Martin also details Meir's early life, from her childhood in czarist Russia to her immigration to the United States, to her early political career in what would become the State of Israel. Although her father was a carpenter, when Meir was a child, her family was poor. Because of their religious faith, the family was subjected to persecution and discrimination in Russia, which eventually led to their move to the United States. As a school girl, Martin notes Meir's early activism activities. "She organized a group called the American Young Sister Society to raise money for classmates who could not afford to pay for their schoolbooks" (1). Martin also describes Meir's early life on the kibbutz as including more menial tasks than the political maneuverings many immediately describe. Her first tasks on the kibbutz included "baking bread, managing the chicken houses, and picking almonds. Through her hard work, she earned the respect of the other members of the kibbutz and was chosen as their delegate to the Histadrut, a labor federation that oversaw the activities of the trade unions and kibbutzim in Palestine" (2).

Axelrod-Contrada, J. "Golda Meir Israeli Pioneer and Prime Minister." Women Who Led Nations (1999): 14-31. Print.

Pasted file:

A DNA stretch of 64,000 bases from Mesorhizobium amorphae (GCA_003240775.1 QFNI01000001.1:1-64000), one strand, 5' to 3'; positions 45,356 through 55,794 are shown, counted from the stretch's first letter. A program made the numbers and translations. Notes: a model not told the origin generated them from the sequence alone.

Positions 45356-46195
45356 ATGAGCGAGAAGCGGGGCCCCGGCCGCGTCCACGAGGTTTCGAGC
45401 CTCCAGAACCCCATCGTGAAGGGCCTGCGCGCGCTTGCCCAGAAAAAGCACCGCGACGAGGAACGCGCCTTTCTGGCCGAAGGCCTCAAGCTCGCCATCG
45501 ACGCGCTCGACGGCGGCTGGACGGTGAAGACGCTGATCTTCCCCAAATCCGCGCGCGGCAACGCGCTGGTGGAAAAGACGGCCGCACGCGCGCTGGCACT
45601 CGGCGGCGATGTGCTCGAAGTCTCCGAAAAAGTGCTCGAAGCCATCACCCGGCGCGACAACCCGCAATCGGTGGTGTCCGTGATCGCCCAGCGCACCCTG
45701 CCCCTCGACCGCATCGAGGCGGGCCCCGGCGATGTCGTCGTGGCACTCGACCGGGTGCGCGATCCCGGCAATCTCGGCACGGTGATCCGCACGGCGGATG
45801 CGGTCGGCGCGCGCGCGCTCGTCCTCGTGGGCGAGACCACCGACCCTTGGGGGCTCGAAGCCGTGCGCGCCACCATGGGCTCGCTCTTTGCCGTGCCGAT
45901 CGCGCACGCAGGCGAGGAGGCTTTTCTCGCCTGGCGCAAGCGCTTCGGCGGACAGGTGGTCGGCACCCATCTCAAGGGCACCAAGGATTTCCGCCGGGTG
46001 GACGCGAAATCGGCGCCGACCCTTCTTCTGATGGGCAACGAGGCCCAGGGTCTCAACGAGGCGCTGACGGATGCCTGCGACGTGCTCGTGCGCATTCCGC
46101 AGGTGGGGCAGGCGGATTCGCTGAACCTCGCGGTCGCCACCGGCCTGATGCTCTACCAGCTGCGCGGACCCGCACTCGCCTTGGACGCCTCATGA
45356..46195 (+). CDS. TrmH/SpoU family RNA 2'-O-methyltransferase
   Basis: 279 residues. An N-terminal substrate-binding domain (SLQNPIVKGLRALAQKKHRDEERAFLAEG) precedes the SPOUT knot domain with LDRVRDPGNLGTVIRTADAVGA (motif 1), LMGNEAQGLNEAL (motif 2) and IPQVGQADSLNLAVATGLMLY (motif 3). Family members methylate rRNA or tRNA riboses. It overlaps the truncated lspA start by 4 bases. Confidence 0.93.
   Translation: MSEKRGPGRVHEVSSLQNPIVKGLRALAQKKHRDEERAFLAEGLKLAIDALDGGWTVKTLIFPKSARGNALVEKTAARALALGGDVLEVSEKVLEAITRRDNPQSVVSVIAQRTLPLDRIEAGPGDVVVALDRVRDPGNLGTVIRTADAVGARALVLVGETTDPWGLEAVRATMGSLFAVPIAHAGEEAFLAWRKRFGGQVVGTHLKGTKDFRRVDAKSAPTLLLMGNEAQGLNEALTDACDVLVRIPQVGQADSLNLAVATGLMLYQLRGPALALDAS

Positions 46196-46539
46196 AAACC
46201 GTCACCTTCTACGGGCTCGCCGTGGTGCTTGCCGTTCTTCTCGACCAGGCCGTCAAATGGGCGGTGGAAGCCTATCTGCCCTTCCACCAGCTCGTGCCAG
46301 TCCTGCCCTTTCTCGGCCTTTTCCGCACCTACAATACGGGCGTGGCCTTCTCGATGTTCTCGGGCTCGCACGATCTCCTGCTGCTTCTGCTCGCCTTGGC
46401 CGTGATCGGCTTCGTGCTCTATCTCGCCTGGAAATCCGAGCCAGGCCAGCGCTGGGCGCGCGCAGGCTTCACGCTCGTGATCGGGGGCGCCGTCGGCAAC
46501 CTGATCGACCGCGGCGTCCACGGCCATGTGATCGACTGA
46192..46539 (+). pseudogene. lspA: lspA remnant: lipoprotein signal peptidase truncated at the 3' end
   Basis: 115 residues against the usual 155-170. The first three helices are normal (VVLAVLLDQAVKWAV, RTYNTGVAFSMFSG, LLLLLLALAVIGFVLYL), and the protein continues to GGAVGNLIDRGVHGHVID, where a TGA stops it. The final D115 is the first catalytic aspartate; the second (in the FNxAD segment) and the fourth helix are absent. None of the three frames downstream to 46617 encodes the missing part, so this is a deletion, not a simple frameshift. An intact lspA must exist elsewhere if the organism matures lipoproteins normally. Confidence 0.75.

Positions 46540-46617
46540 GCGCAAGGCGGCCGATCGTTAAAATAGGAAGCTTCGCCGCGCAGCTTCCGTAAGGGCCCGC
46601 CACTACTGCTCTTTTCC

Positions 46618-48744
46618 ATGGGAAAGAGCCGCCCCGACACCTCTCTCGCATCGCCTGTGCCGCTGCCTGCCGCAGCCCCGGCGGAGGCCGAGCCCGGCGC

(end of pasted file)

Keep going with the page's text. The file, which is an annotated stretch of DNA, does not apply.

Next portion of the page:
Axelrod-Contrada begins the article on Meir with a description of her secret mission to Jordan, in 1948. Disguised as an Arab, she snuck across the Jordanian border to meet with King Abdullah, in an effort to persuade him to accept a new nation for Jewish people. However, Abdullah had been pressured by other Arab nations to oppose a Jewish state. The mission failed and Jordan sided with the Arab opposition to Israel; however Meir was still committed to not only creating a Jewish homeland, but that it could also exist peacefully with their Arab neighbors. According to Axelrod-Contrada, Meir's strength came from her Russian heritage, as Jews in Russia had to have the strength to cope with the discrimination they faced, which included soldiers of the czar sometimes riding through poor Jewish villages on horseback, murdering and pillaging villagers.

AbuKhalil, as'ad. "Toward the Study of Women and Politics in the Arab World: The Debate and the Reality." Feminist Issues. 13.1 (1993): 3-22. Print.

AbuKhalil's article helps describe how contrary Meir's life and position of power was to the Arab nations that were opposed to the formation of the State of Israel. Although the conditions of… [END OF PREVIEW]